– MarkU
    Commented May 21, 2014 at 1:20

3 Answers 3


It's a hard question to answer as this is more of a debugging thing. But I can contribute some ideas as to what you could try.

The first thing I thought was that your pigtail connections (the 1-2cm loose wires coming out of the cable and onto your board) might be too long for 480 MBps operation. Ideas to try:

  • Force your host to run as USB 1.1 (1.5 or 12 MBps). Maybe you can run it through a USB powered hub or something to force it to the lower speed.
  • Use a real USB connector, glue it upside down or something, and make really tight short connections from connector pins to the PCB.
  • Maybe you can find a way to cut the cable pigtails length to 1/5 or something in that order.
  • Make sure you are not testing with the oscilloscope probe attached.
  • Maybe try really short and really long USB cable.
  • Maybe try changing temperature (warmer makes the edges slower and colder makes the edges faster).

A note to some comments here: Don't worry about number of vias and the length matching of those PCB traces. Done right, vias and a small bit of length mismatch have never been a problem for USB 2.0. And this is insignificant compared to what you do with the cable pigtails.

Some typical general errors to check for include:

  • Clocking. Verify clock frequency and jitter is within spec - including any PLL's.
  • Power. Verify (with 1-2 GHz BW oscilloscope) that your Vcc ripple is within spec etc.

Also I would not rule out software just yet. Look for differences - like in the config data etc.

And don't be too proud to ask an experienced hardware guy for help :-)

Update - Note on measuring Vcc ripple:

Taken from my answer to this question: How do I verify that my 3.3v power rail meets the requirements for an Ember EM357 SoC?

The best paper I know of that describes how to do this measurement is this one: http://www.electrical-integrity.com/Quietpower_files/Quietpower-21.pdf

In short: Use a coax cable soldered directly to your board. Run the 50R coax into your oscilloscope set to 50R input impedance. Select AC-coupling. A bandwidth that is adequate (minimum 500 MHz). And infinite persistence.

If you make the measurement using a high impedance probe with a long "pig-tail" for ground - you may have extra noise not related to your Vcc noise picked up. When in doubt, always do the null-experiement: touch the probe tip to the ground point, so both tip and ground of the probe touches the same point on the board. If you don't get a flat line, something is being picked up by inductive coupling into the loop formed by probe and ground lead.

So do you have too much noise? Suppose the datasheet of this device calls for 3.3V +/-5% for the Vcc supply. That means you have +/-165mV as the limit. Let's assume you have a 2% accuracy of your 3.3V DC regulator. And let's assume you have a 0-1% distribution drop in the connections between the regulator and the device (cables, connectors, traces, filters etc.). That leaves 2% to the AC-noise/ripple or +/-66mV (132mVpp).

  • \$\begingroup\$ Hi Rolf, thanks for your advice. I have indeed now bent a real USB connector, and added another edit explaining that USB memory now works. Can you give me advice how I can measure the Vcc ripple ? We are currently powering the board with a regular cellphone charger, and usb also receives 5V directly (but the voltage never drops under 4.9V when I checked with scope) \$\endgroup\$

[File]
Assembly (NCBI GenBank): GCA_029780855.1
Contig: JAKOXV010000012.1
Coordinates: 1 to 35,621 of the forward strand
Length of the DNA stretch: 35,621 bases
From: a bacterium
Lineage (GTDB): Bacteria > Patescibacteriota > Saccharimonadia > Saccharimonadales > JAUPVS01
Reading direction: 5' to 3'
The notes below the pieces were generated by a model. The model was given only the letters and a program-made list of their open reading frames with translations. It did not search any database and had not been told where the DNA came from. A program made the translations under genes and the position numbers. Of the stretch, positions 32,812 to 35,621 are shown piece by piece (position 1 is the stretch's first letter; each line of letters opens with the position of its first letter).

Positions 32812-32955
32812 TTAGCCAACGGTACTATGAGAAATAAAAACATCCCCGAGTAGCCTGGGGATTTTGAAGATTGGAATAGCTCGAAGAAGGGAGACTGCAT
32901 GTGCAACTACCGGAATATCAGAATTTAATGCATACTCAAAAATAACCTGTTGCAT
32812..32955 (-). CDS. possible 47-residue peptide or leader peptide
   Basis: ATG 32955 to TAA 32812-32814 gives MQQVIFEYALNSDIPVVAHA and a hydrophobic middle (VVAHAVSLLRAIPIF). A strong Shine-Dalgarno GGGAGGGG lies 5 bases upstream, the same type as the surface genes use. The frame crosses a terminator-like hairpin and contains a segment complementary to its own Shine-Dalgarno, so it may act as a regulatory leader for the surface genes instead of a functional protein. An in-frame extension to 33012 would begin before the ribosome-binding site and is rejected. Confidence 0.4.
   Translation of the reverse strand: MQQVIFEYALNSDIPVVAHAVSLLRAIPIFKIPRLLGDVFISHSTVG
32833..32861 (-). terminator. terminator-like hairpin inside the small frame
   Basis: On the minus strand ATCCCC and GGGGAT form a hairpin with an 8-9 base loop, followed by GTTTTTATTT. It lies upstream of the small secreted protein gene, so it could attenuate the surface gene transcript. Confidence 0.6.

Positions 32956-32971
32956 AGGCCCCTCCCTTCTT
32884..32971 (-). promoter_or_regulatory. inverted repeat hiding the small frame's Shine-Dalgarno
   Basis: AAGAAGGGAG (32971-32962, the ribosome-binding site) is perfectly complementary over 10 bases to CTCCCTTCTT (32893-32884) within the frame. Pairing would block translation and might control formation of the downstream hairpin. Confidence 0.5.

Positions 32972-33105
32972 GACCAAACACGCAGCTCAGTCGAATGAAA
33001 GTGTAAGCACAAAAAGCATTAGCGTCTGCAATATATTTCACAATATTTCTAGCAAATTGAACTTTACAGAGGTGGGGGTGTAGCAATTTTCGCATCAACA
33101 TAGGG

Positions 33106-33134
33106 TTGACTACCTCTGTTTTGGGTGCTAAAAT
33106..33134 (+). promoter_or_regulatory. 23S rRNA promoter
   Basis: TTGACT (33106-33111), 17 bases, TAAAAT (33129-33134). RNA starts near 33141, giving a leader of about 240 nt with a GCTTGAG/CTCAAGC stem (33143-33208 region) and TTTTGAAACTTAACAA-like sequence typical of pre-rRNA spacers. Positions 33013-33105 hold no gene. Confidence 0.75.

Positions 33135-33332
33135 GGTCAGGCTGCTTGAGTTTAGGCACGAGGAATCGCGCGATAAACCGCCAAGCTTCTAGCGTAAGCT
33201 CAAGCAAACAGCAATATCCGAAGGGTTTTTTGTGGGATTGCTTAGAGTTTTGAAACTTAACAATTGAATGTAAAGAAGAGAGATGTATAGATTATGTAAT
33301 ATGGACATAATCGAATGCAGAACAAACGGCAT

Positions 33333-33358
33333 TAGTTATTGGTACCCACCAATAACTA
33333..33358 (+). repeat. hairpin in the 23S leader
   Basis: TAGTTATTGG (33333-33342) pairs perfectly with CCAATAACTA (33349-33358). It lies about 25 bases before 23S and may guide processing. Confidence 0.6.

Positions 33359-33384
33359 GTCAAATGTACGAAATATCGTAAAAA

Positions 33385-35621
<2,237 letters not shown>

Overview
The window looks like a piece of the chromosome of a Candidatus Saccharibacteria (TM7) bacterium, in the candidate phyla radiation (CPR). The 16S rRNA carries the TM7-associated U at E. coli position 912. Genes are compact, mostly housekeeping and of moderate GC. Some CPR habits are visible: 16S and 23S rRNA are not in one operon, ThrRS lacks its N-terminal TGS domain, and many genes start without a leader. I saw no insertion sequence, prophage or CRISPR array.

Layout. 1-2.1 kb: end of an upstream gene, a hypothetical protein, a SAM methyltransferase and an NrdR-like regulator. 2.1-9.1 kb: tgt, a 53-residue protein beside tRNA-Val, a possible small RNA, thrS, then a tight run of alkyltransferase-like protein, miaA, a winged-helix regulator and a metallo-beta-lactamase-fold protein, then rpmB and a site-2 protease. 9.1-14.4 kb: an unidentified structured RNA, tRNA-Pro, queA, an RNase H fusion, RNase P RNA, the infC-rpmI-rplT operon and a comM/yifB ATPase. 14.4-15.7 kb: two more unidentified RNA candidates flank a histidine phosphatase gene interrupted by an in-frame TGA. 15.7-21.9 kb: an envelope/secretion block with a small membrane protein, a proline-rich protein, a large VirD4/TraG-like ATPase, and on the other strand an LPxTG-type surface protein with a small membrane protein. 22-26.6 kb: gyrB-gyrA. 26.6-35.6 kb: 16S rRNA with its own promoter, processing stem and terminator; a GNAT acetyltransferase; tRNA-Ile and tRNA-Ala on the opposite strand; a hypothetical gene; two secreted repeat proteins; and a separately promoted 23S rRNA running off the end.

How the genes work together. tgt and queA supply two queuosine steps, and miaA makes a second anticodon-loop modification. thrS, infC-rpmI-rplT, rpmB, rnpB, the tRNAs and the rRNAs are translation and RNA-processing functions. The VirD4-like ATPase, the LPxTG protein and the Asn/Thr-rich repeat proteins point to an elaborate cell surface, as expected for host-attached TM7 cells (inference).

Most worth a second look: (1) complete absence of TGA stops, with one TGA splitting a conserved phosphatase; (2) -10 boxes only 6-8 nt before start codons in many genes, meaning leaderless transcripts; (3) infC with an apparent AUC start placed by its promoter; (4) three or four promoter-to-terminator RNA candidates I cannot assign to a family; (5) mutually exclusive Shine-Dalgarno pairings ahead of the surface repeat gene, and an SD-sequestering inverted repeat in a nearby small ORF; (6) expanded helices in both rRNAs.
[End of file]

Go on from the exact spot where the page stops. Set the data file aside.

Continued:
– julumme
    Commented May 29, 2014 at 7:07
  • \$\begingroup\$ Great that you could use my advice. I added a note about how to do Vcc ripple measurement. \$\endgroup\$ Commented May 30, 2014 at 13:01

You could try tacking the USB cable shield to the USB ground and see if that improves the situation. High speed USB is touchy about things like cable impedance.

  • \$\begingroup\$ thanks for the suggestion. I tried this, but unfortunately there doesnt seem to be any effect on the signaling.. \$\endgroup\$
    – julumme
    Commented May 20, 2014 at 14:56

Hi Regarding your question "What does this differential impedance mean ?" The differential impedance of the line is actually the resistance of the PCB trace up to the connector, since USB is differential it will be a differential impedance. So a single track impedance of for example D+ will be 45 Ohms and the combined impedance of D+ & D- will be 90Ohm, now just real quick you can't measure this with a simple digital voltmeter (DMV) so you probably won't be able to check this unless you have a TDR somewhere near you. Regarding your issue, it is not likely to be caused by an impedance mismatch a first sight look at you signal it doesn't seem to be very bad.

If you have questions about electrical testing and problems you can always take a look at http://www.testusb.com/ this is a website me and some of my colleagues wrote.

Could you maybe share a screenshot of your schematic ? So we can take a deeper look here.

  • \$\begingroup\$ Thanks for your explanation. I have also added the pictures to the original posting, I hope they could help you \$\endgroup\$
    – julumme
    Commented May 20, 2014 at 14:57
  • \$\begingroup\$ Could it be that you switched the D+ & D- Lines ? Looking at the scoop image I see that your signal is inverted to the other one and you say that your connector is turned 180°. D- is green and D+ is white now looking at the connector diagram the D- should be near VCC and D+ near GND looking at you board connection this is the opposite. Could be that I'm mistaking something here but it's worth double checking ! \$\endgroup\$
    – Jan Claes
    Commented May 21, 2014 at 7:54
  • \$\begingroup\$ Jan, you must have been right with this. I have now removed the hacked extension cable, and bent a real connector to a funny angle, but now USB memory works in HighSpeed. I still have same problem with WiFi dongle, though.. \$\endgroup\$
    – julumme
    Commented May 29, 2014 at 7:09